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You Don't Love Me Yet
You Don't Love Me Yet
by Jonathan Lethem
Edition: Paperback

1 of 1 people found the following review helpful
3.0 out of 5 stars This is the premise for Jonathan Lethem's romantic farce You Don't Love Me Yet, 23 Nov 2007
This review is from: You Don't Love Me Yet (Paperback)
Matthew and Lucinda meet at the museum to end their affair...the fact that they almost immediately end up having s3x inside one of the exhibits suggests that as endings go, this isn't likely to be permanent. But they have to split. And they have to remain friends. Anything else would not be good for `the band'.

If you've any friends involved in the local music scene you'll recognise this scenario. OK maybe not the sex in the gallery bit... but definitely the convoluted relationships that go on between people in `the band'. Music is a passionate business, passions run high... but then the passion for the music and for the musicians gets confused and love affairs... well, from what I've seen from the outside, they also get confused. Set in LA, obviously an on-off love affair and a band struggling to make it isn't really going to be enough to hang a story on... so...

Lucinda - in trying to make the split permanent this time quits her job at the coffee shop and goes to work for conceptual artist Falmouth as a "Complaint Line" operator - through which artistic endeavour she meets the new knight-on-charger ("the Complainer") who with the help of Falmouth and a local "Society" party-thrower is about to turn all their lives upside down.

Matthew - bereft without his woman turns to the one other female who really needs him: Shelf - a slightly dysfunctional kangaroo, who may or not fare better for having been kidnapped by Matt and taking up residence in his bathtub.

The pair make the painfully shy and lonely Bedwin - dissecting half-visible signs on the walls of ancient movie sets, while trying to write lyrics - and Denise the drummer - totally sane, practical and normal even if she does work in a porn shop - appear to be boringly average.

What follows is an averagely amusing rendition of the Tales From the City/ Desperate Housewives/ S3x & the City variety. Relationships develop and fall apart. Unlikely partnerships emerge. Friendships soldier on. The band gets its big break... and then a bigger one...(or does it?). Life goes on.

It helps if you like your s3xual encounters to be regular and unerotic. Otherwise they get in the way of a reasonably witty tale of pretension and betrayal. The struggling band reaching for authenticity (but failing to even come up with a name) vying against the manipulators of "style" and "the business". I'm not sure the kangaroo adds a great deal to the plot - but will at least furnish the potential for some seriously funny scripting if the mini-series adaptation materialises.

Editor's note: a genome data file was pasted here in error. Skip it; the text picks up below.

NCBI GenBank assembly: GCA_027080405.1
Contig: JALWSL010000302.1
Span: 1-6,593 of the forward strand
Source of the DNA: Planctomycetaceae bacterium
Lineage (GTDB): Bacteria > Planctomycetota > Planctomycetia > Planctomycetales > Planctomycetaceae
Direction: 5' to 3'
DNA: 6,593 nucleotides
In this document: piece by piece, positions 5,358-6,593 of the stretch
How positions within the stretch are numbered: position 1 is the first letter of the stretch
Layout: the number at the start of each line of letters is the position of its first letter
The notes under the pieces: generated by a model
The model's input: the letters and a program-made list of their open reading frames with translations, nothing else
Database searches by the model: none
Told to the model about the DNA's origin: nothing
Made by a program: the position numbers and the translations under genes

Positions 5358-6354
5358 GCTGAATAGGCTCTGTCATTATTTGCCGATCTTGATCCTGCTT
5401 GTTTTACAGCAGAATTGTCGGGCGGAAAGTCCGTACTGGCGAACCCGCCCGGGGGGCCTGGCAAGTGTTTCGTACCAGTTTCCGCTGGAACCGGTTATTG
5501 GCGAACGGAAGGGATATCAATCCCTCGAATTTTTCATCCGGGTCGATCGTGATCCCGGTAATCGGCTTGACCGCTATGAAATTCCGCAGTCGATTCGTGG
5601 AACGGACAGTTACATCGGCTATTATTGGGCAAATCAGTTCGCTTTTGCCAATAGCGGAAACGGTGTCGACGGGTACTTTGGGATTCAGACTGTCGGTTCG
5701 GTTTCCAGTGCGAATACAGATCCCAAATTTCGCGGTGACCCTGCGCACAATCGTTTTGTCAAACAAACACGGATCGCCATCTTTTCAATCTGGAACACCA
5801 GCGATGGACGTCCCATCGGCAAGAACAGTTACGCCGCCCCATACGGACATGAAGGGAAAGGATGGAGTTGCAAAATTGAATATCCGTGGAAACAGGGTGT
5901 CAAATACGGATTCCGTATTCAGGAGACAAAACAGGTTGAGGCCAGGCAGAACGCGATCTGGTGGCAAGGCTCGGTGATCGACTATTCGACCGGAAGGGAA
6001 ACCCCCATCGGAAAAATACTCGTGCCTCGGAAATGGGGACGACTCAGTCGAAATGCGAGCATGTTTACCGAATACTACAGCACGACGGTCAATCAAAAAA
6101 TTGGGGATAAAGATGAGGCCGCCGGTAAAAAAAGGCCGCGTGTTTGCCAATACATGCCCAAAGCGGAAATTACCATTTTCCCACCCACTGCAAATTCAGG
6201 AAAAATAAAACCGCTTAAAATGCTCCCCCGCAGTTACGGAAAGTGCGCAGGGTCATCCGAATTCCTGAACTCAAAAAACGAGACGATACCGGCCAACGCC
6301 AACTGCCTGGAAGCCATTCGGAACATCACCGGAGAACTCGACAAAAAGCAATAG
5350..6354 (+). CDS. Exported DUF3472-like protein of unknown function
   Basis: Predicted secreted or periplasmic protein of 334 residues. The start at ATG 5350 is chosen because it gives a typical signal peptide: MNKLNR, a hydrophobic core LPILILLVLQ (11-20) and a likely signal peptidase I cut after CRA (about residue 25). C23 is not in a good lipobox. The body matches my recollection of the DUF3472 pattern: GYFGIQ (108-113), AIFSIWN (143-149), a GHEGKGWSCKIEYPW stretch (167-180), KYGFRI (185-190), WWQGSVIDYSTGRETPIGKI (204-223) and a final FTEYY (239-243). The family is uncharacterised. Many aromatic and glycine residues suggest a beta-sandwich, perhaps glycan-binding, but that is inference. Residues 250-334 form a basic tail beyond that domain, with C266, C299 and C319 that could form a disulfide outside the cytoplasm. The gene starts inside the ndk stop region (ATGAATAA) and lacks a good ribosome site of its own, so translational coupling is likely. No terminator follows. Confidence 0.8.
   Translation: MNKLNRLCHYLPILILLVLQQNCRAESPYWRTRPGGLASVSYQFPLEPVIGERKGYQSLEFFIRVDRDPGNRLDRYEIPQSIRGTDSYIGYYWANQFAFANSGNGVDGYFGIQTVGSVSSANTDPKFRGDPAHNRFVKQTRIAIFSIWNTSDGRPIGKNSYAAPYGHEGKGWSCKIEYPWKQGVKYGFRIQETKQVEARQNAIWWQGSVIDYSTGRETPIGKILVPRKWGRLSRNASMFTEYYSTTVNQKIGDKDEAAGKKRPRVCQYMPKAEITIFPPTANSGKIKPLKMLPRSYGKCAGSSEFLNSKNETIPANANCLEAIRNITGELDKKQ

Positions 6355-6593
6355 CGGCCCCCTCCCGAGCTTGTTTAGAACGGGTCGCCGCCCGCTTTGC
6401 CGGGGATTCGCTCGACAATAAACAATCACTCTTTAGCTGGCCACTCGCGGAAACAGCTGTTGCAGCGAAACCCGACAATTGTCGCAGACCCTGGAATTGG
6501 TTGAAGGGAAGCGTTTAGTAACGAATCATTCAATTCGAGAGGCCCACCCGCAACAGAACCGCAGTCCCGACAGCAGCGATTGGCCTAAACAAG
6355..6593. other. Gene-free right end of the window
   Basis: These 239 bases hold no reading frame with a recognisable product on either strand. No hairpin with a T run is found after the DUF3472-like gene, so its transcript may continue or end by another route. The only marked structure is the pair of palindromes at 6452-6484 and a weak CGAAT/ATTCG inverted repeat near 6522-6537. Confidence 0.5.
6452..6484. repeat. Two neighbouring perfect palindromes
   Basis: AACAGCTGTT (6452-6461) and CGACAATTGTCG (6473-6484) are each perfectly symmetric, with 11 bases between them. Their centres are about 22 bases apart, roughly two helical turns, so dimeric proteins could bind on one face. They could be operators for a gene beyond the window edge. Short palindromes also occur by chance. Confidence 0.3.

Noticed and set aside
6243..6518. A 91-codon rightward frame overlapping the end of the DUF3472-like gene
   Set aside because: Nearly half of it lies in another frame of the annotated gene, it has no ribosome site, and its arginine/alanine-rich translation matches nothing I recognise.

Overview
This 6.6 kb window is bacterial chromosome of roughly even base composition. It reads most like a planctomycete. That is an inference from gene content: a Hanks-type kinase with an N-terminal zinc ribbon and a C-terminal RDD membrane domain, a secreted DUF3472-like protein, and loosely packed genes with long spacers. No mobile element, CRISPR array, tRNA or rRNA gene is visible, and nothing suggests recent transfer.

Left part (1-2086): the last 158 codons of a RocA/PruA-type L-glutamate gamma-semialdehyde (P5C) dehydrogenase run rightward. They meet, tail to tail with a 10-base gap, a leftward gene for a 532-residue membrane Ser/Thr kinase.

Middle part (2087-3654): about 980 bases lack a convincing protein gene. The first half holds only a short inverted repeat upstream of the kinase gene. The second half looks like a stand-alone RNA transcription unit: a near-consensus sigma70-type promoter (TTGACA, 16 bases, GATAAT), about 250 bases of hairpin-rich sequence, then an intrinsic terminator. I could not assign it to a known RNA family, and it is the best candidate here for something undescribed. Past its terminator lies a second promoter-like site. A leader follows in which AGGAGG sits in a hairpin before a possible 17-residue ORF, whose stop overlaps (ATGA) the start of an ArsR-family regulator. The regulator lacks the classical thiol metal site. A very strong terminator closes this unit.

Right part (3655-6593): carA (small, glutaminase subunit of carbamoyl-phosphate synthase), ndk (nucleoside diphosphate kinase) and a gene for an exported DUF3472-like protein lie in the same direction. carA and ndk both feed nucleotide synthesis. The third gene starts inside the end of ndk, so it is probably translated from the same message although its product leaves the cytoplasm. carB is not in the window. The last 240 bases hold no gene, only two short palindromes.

Two-twenty pages of wide-spaced type makes this a light, easy read. Perfect for a longish train journey, where you can read it at a sitting, smile now & again... and not feel the need to actually take it away with you afterwards. It's quirky and entertaining but any claims the blurb-writers have to compare it with the delights of Austen's Emma are stretching credibility just a tad.


Flawless (Pretty Little Liars)
Flawless (Pretty Little Liars)
by Sara Shepard
Edition: Hardcover

2 of 2 people found the following review helpful
5.0 out of 5 stars Flawless is book two in a going-to-be-at-least-a-trilogy of books in the Pretty Little Liars series, 23 Nov 2007
Four girls from privileged backgrounds are united at the funeral of Ali, a former friend who disappeared a few years ago and has now shown up dead. The girls are all off living their individual lives and playing with fire in different ways - one is stealing her sister's boyfriend, another is in love with a teacher, one's possibly gay and another's definitely bulimic - but they're brought back together when they start receiving anonymous messages from someone who is threatening to expose their deepest secrets, and rock their settled community like never before. Whoever this mysterious `A' is who's sending the notes, it's someone who is close to all four girls, knows everything about them as it happens, and is getting ready to spill the beans.

All the press blurb seems to be comparing this book to the O.C., but I think it resembles much more a junior Desperate Housewives, where Fairview has become Rosewood, and Gabby, Susan, Lynette and Bree have become Spencer, Aria, Emily and Hanna. They may be high school students, but they too have dirty laundry, and scandalous behaviour that would put their older counterparts to shame - these are the sort of girls who stop at nothing to get what they want, even if it means having to bluff their way into true-love-waits style Virginity Club meetings in order to deflower their unsuspecting boyfriends.